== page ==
Born in Rhode Island in 1848, Katherine Greene Spencer sailed from New York to California when she was 16, to join her father who had come out for the gold rush. On the ship she met Elisha B. Smith, a mining engineer, and they were married a year later in San Francisco in 1865.

E. B. Smith and his sister acquired Lapham's hundreds of acres of land straddling the California-Nevada state line, and rebuilt the hotel as the Lakeside House, with cabins and campgrounds in the surrounding Lakeside Park resort.

Following the death of E. B. Smith's sister, Marian Smith Hill, her son, Arthur Marion Hill, helped run the Lakeside Park resort with his uncle and aunt, E. B. and Katherine Smith.

After E. B. Smith died in 1904, his widow, Katherine, married his nephew, A. M. Hill, consolidating all of the Lakeside land holdings on the South Shore. After A. M. Hill's death in 1913, Katherine Smith Hill was the sole owner of the land on both sides of the state line.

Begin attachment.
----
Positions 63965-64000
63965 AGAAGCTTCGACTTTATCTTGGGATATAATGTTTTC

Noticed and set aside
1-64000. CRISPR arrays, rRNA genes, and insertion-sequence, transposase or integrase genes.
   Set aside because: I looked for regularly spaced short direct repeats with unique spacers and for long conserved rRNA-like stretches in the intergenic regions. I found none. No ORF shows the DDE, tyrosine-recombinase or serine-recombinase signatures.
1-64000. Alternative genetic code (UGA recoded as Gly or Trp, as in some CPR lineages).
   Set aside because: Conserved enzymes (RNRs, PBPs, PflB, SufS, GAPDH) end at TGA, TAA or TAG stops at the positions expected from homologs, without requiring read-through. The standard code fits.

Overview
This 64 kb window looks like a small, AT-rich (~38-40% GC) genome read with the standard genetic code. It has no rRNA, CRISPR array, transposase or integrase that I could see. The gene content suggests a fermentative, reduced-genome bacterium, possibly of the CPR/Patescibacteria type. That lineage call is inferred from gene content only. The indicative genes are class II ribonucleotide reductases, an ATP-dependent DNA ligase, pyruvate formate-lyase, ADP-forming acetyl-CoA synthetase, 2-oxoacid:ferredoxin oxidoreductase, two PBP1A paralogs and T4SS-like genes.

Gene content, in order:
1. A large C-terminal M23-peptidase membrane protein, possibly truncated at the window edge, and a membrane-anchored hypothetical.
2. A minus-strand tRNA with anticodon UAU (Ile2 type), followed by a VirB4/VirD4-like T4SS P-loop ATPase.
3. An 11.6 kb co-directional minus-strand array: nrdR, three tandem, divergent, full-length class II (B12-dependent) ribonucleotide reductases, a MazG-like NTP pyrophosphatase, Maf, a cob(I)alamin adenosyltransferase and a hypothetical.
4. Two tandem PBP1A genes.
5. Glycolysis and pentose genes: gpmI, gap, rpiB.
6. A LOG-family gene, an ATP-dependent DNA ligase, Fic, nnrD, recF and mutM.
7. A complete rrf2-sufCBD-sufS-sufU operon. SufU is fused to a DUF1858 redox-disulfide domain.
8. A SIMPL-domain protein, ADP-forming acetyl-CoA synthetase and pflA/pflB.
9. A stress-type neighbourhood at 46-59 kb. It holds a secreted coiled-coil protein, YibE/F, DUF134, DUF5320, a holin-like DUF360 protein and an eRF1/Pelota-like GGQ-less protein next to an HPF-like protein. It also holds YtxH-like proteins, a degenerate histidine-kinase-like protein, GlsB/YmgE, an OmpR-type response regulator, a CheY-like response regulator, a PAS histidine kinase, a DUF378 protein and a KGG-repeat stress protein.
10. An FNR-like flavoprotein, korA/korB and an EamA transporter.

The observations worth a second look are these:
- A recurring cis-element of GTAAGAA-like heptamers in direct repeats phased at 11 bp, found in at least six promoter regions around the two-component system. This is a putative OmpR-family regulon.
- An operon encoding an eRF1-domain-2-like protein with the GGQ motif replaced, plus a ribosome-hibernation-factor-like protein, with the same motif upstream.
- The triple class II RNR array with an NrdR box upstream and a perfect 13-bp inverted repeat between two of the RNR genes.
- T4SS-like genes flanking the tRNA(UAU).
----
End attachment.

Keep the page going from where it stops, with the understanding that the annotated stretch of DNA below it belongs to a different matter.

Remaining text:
In the 1920s, she donated the Nevada land along the state line northwest of the highway to the Episcopal church to build the Camp Galilee summer camp. (Two decades later, the church would sell the land to Harvey Gross, and move Camp Galilee to a more secluded spot near Glenbrook.)

Her Nevada land passed through a number of owners, and eventually became today's Harrah’s and Harveys. Her California land became the Lakeside Park Association, one of the first subdivisions in South Lake Tahoe.

Katherine Smith Hill died in 1939, and is buried with A. M. Hill in the Al Tahoe pioneer cemetery.

The family is memorialized today in the name of Hill Road, off Azure Avenue a block west of Stateline Avenue.

Previous Page      •      Home      •      Next Page

Previous Page      •      Home      •      Next Page

Katherine Smith Hill


Site #LP-3

(STATELINE AVENUE)

Florence Hill Cotrel (daughter of Marian Smith and Thomas Hill) is seen at left with her children, Wilbur Cotrel and twins Lillian and Marian Cotrel, and her aunt (and future sister-in-law) Katherine Spencer Smith, around 1897.